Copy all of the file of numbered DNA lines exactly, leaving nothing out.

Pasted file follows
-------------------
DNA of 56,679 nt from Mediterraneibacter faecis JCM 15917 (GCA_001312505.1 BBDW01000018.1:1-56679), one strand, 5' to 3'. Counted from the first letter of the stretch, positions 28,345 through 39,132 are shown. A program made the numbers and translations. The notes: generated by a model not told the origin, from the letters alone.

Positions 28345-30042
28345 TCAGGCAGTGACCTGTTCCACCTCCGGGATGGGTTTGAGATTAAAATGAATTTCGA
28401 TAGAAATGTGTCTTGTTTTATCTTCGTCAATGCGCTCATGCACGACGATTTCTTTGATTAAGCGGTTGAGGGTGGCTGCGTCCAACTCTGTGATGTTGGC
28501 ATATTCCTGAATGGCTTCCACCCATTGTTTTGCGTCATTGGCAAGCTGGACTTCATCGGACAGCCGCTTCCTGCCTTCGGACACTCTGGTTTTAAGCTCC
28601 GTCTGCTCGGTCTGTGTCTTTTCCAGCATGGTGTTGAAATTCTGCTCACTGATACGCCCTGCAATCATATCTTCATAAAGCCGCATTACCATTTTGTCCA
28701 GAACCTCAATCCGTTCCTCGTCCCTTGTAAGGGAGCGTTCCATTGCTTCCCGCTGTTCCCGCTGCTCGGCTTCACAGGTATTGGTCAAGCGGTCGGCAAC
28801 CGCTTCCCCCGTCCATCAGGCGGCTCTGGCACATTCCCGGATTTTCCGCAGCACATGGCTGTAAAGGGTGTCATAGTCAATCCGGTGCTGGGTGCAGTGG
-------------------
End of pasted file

DNA of 56,679 nt from Mediterraneibacter faecis JCM 15917 (GCA_001312505.1 BBDW01000018.1:1-56679), one strand, 5' to 3'. Counted from the first letter of the stretch, positions 28,345 through 39,132 are shown. A program made the numbers and translations. The notes: generated by a model not told the origin, from the letters alone.

Positions 28345-30042
28345 TCAGGCAGTGACCTGTTCCACCTCCGGGATGGGTTTGAGATTAAAATGAATTTCGA
28401 TAGAAATGTGTCTTGTTTTATCTTCGTCAATGCGCTCATGCACGACGATTTCTTTGATTAAGCGGTTGAGGGTGGCTGCGTCCAACTCTGTGATGTTGGC
28501 ATATTCCTGAATGGCTTCCACCCATTGTTTTGCGTCATTGGCAAGCTGGACTTCATCGGACAGCCGCTTCCTGCCTTCGGACACTCTGGTTTTAAGCTCC
28601 GTCTGCTCGGTCTGTGTCTTTTCCAGCATGGTGTTGAAATTCTGCTCACTGATACGCCCTGCAATCATATCTTCATAAAGCCGCATTACCATTTTGTCCA
28701 GAACCTCAATCCGTTCCTCGTCCCTTGTAAGGGAGCGTTCCATTGCTTCCCGCTGTTCCCGCTGCTCGGCTTCACAGGTATTGGTCAAGCGGTCGGCAAC
28801 CGCTTCCCCCGTCCATCAGGCGGCTCTGGCACATTCCCGGATTTTCCGCAGCACATGGCTGTAAAGGGTGTCATAGTCAATCCGGTGCTGGGTGCAGTGG